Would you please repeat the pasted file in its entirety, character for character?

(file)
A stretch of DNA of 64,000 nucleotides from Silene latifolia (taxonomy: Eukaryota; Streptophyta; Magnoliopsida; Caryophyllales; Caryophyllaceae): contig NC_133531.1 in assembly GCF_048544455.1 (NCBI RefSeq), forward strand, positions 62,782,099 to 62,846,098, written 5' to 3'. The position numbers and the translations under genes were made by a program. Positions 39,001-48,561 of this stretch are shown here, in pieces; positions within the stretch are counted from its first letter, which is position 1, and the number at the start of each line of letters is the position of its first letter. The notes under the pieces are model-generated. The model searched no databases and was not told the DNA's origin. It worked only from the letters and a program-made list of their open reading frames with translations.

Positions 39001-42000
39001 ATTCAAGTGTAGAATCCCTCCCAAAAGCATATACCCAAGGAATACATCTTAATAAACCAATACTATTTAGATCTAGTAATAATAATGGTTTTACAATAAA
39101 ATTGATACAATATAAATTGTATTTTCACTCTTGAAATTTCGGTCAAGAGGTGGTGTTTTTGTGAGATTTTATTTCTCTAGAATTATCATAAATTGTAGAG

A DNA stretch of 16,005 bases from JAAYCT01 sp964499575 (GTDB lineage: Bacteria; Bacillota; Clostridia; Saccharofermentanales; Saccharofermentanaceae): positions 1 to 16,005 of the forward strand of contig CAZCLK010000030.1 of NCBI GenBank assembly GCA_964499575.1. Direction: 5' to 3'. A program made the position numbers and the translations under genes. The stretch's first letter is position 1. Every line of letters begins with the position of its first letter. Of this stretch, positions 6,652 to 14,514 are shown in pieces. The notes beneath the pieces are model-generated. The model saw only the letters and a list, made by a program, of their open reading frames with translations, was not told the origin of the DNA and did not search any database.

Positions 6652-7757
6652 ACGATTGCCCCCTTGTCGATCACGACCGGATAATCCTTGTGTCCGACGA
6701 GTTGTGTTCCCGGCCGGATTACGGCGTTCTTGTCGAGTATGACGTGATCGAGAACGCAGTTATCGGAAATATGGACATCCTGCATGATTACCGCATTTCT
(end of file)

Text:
A stretch of DNA of 64,000 nucleotides from Silene latifolia (taxonomy: Eukaryota; Streptophyta; Magnoliopsida; Caryophyllales; Caryophyllaceae): contig NC_133531.1 in assembly GCF_048544455.1 (NCBI RefSeq), forward strand, positions 62,782,099 to 62,846,098, written 5' to 3'. The position numbers and the translations under genes were made by a program. Positions 39,001-48,561 of this stretch are shown here, in pieces; positions within the stretch are counted from its first letter, which is position 1, and the number at the start of each line of letters is the position of its first letter. The notes under the pieces are model-generated. The model searched no databases and was not told the DNA's origin. It worked only from the letters and a program-made list of their open reading frames with translations.

Positions 39001-42000
39001 ATTCAAGTGTAGAATCCCTCCCAAAAGCATATACCCAAGGAATACATCTTAATAAACCAATACTATTTAGATCTAGTAATAATAATGGTTTTACAATAAA
39101 ATTGATACAATATAAATTGTATTTTCACTCTTGAAATTTCGGTCAAGAGGTGGTGTTTTTGTGAGATTTTATTTCTCTAGAATTATCATAAATTGTAGAG

A DNA stretch of 16,005 bases from JAAYCT01 sp964499575 (GTDB lineage: Bacteria; Bacillota; Clostridia; Saccharofermentanales; Saccharofermentanaceae): positions 1 to 16,005 of the forward strand of contig CAZCLK010000030.1 of NCBI GenBank assembly GCA_964499575.1. Direction: 5' to 3'. A program made the position numbers and the translations under genes. The stretch's first letter is position 1. Every line of letters begins with the position of its first letter. Of this stretch, positions 6,652 to 14,514 are shown in pieces. The notes beneath the pieces are model-generated. The model saw only the letters and a list, made by a program, of their open reading frames with translations, was not told the origin of the DNA and did not search any database.

Positions 6652-7757
6652 ACGATTGCCCCCTTGTCGATCACGACCGGATAATCCTTGTGTCCGACGA
6701 GTTGTGTTCCCGGCCGGATTACGGCGTTCTTGTCGAGTATGACGTGATCGAGAACGCAGTTATCGGAAATATGGACATCCTGCATGATTACCGCATTTCT